All humans must breathe. Our bodies, and all the organs in them, mostly consist of cells. And cells need oxygen in order to work. If they are without oxygen for too long they break. That's why both humans and animals must breathe.
Every year you breathe in about four million litres of air. The air that enters the nose and mouth... ... passes the nasal cavity... ... and moves on through the pharynx... ... through the trachea... ...
which splits into two pipes, the bronchi... ... which in turn split into smaller pipes, the bronchioles, inside the lungs. You might imagine the lungs are two empty bags that you fill with air when you breathe in. But the lungs aren't hollow like that. They are more like sponge ...
or maybe sourdough bread, inside! They're full of tiny sacs. These are called alveoli. The alveoli sit like tiny bunches of grapes, at the end of the thinnest bronchioles. The alveoli are very small - just half a millimetre in diameter - and they are covered with tiny capillaries.
It's here, where the alveoli touch the blood vessels, that the body picks up oxygen, and releases carbon dioxide. Here the gaseous exchange takes place. The oxygen in the air that you have inhaled, passes through the walls of the alveoli into the blood, which carries it to all the cells in the body. At the same time, the blood drops off carbon dioxide, which passes into each alveolus, and is then ventilated out with exhalation. The alveoli in your lungs are very small, but there are many of them, several hundred millions!
And there's good reason there are so many. It's through the walls of the alveoli that the blood takes up its oxygen... ... and the combined area of the walls of all the hundreds of millions of alveoli, is large. If all the alveoli were flattened out, they'd take up about as much space as a tennis court. That's way more than the surface area would be of two bags of air.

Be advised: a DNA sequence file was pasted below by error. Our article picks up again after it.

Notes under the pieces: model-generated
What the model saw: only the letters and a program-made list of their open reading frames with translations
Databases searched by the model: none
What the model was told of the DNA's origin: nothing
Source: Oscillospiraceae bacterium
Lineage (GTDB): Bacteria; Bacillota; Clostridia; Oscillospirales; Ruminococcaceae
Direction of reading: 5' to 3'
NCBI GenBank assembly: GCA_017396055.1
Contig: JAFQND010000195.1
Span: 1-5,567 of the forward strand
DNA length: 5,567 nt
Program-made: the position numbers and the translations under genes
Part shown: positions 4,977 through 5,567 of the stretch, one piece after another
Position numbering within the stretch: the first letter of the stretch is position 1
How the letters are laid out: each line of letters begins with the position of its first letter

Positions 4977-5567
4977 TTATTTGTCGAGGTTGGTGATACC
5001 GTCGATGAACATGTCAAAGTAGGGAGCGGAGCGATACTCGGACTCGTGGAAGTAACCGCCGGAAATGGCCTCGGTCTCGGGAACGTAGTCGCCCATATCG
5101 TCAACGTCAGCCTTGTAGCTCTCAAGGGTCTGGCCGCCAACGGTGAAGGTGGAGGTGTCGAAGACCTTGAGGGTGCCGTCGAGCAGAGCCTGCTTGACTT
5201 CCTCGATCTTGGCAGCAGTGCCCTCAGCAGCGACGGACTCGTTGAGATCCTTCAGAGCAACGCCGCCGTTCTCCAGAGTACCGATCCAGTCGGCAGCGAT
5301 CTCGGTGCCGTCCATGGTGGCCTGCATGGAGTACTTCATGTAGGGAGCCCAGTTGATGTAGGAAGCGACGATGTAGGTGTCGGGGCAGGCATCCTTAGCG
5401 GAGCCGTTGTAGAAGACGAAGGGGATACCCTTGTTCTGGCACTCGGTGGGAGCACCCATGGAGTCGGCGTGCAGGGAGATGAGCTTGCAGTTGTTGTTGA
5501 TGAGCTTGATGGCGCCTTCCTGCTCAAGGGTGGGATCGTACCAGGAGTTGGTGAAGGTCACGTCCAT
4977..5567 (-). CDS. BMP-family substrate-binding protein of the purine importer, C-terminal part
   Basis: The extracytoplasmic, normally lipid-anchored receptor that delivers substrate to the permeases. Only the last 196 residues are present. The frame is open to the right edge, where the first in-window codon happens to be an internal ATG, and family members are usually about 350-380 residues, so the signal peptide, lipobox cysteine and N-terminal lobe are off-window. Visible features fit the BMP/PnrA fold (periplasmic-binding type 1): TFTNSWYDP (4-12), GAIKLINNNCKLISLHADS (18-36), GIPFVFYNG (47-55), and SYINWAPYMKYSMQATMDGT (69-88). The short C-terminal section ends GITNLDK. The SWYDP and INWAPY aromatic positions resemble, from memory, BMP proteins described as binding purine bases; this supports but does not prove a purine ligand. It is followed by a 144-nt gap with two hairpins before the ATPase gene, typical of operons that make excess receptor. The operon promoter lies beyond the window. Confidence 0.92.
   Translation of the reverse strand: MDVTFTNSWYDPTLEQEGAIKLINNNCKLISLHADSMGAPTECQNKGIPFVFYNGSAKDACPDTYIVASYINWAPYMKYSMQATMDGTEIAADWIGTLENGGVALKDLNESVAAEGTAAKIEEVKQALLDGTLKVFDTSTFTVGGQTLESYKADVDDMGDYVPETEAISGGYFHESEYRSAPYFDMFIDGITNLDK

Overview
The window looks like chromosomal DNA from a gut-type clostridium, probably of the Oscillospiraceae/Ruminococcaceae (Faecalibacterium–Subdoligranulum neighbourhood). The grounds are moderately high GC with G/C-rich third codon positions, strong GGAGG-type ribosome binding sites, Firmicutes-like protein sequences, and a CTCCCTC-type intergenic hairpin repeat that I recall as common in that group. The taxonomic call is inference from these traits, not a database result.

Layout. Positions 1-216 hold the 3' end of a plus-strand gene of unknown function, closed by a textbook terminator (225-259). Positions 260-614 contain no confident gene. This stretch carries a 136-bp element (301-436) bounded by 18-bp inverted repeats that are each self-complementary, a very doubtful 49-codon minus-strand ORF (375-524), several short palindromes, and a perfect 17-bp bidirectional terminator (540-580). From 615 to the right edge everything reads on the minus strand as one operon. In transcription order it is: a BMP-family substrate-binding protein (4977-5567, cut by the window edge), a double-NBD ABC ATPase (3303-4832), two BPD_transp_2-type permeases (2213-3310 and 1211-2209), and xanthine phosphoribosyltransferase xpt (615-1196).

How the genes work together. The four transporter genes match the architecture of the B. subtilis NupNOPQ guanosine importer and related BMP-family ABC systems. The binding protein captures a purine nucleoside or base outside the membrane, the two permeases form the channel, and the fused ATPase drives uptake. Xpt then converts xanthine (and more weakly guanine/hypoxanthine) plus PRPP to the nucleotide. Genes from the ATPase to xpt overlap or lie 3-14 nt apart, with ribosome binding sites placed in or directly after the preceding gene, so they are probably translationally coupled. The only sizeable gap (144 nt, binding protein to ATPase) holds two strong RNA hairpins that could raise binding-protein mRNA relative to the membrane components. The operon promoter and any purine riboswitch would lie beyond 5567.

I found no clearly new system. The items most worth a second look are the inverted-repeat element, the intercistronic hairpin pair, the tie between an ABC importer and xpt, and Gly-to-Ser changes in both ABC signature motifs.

And with a larger surface area, we can absorb more oxygen. That's why we have so many alveoli in our lungs. But to be able to breathe you need more than lungs. You need help from your muscles as well. The most important breathing muscle is in your midriff: the diaphragm.
The diaphragm sits below your thorax, which encases the lungs. When you inhale, you tense the diaphragm, it contracts, and is lowered. The space in the thorax gets bigger, and the lungs get more space. They get larger, and air is sucked in: an inhalation. When you breathe out, your diaphragm relaxes again.
The space in the thorax shrinks, and air is pushed out. Your lungs are sensitive. When you breathe in, the air goes through the nasal cavity, The oral cavity, and the sinuses. Here, the air is heated up, and moistened, because the lungs need to be protected from air that is too cold, or dry. The inside of your nose is covered in mucus and nose hair, that collectively work as a filter, trapping dust and dirt.
But some of the dust makes it past the nose hairs and continues downward. The wind pipes are covered in tiny hairs, cilia. The cilia catch dust and particles. And by moving in waves upward, the cilia transfer the dust - together with mucus - upward, and out from the trachea. Then it runs down the esophagus, and we swallow it.